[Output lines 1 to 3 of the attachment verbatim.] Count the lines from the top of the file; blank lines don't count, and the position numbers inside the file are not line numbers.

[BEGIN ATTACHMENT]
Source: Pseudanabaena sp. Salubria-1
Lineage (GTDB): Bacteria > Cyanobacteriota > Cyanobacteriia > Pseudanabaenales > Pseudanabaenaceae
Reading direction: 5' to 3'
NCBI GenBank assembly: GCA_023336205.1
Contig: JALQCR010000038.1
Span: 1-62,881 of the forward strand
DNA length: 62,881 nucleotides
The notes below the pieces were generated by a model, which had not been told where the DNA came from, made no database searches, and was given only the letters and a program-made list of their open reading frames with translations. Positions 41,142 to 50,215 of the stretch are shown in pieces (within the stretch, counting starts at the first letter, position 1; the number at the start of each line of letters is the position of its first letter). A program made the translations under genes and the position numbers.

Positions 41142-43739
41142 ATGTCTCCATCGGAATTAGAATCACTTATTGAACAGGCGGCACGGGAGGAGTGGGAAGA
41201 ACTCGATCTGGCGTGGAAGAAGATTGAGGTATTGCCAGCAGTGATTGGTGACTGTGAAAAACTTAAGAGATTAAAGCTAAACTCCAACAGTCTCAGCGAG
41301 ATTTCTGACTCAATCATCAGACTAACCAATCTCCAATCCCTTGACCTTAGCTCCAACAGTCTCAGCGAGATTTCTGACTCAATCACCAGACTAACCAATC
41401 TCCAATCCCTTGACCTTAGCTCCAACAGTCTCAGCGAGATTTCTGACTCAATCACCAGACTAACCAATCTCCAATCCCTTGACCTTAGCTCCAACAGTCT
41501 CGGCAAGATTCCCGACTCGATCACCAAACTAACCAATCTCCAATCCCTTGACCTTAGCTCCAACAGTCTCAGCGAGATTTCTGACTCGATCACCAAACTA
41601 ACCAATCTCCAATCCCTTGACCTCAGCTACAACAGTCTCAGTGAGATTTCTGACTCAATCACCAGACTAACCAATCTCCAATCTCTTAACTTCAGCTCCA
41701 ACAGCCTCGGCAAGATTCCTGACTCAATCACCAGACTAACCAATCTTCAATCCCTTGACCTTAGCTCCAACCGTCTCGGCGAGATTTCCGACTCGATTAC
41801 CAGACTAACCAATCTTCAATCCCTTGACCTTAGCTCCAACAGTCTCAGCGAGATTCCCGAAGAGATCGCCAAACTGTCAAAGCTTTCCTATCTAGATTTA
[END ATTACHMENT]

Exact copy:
Source: Pseudanabaena sp. Salubria-1
Lineage (GTDB): Bacteria > Cyanobacteriota > Cyanobacteriia > Pseudanabaenales > Pseudanabaenaceae
Reading direction: 5' to 3'